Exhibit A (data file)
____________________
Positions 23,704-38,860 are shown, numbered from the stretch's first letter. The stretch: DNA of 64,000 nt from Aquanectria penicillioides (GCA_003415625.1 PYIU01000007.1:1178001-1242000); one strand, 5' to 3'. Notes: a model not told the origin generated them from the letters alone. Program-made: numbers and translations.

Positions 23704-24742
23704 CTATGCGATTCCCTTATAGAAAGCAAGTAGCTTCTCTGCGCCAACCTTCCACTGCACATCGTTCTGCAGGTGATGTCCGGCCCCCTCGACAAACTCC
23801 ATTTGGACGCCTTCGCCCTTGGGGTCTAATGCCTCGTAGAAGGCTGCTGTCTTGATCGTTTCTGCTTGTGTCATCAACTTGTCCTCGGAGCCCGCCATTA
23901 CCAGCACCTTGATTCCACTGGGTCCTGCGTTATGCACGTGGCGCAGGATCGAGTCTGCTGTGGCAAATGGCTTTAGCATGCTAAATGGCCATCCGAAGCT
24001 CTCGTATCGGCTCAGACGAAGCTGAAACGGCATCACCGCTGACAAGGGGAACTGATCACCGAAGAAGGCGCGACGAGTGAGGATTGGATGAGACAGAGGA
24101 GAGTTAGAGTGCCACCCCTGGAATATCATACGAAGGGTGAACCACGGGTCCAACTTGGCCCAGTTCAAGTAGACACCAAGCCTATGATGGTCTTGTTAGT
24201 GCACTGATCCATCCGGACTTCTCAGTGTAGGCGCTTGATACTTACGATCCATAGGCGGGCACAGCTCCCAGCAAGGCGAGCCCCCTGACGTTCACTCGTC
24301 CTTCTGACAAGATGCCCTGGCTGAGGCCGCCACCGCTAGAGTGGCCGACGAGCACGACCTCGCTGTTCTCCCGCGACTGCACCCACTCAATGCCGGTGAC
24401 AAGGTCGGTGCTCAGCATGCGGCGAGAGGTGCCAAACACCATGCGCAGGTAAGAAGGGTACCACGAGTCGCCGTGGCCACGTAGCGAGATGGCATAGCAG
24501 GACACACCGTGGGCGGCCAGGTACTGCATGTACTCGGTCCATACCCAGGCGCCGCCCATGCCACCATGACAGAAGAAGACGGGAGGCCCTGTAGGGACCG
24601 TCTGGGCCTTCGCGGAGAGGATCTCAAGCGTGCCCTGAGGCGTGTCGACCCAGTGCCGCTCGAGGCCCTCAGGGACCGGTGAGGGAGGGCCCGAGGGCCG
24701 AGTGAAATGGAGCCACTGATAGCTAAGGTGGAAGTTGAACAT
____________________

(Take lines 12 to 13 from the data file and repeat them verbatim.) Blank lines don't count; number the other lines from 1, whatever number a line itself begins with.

24601 TCTGGGCCTTCGCGGAGAGGATCTCAAGCGTGCCCTGAGGCGTGTCGACCCAGTGCCGCTCGAGGCCCTCAGGGACCGGTGAGGGAGGGCCCGAGGGCCG
24701 AGTGAAATGGAGCCACTGATAGCTAAGGTGGAAGTTGAACAT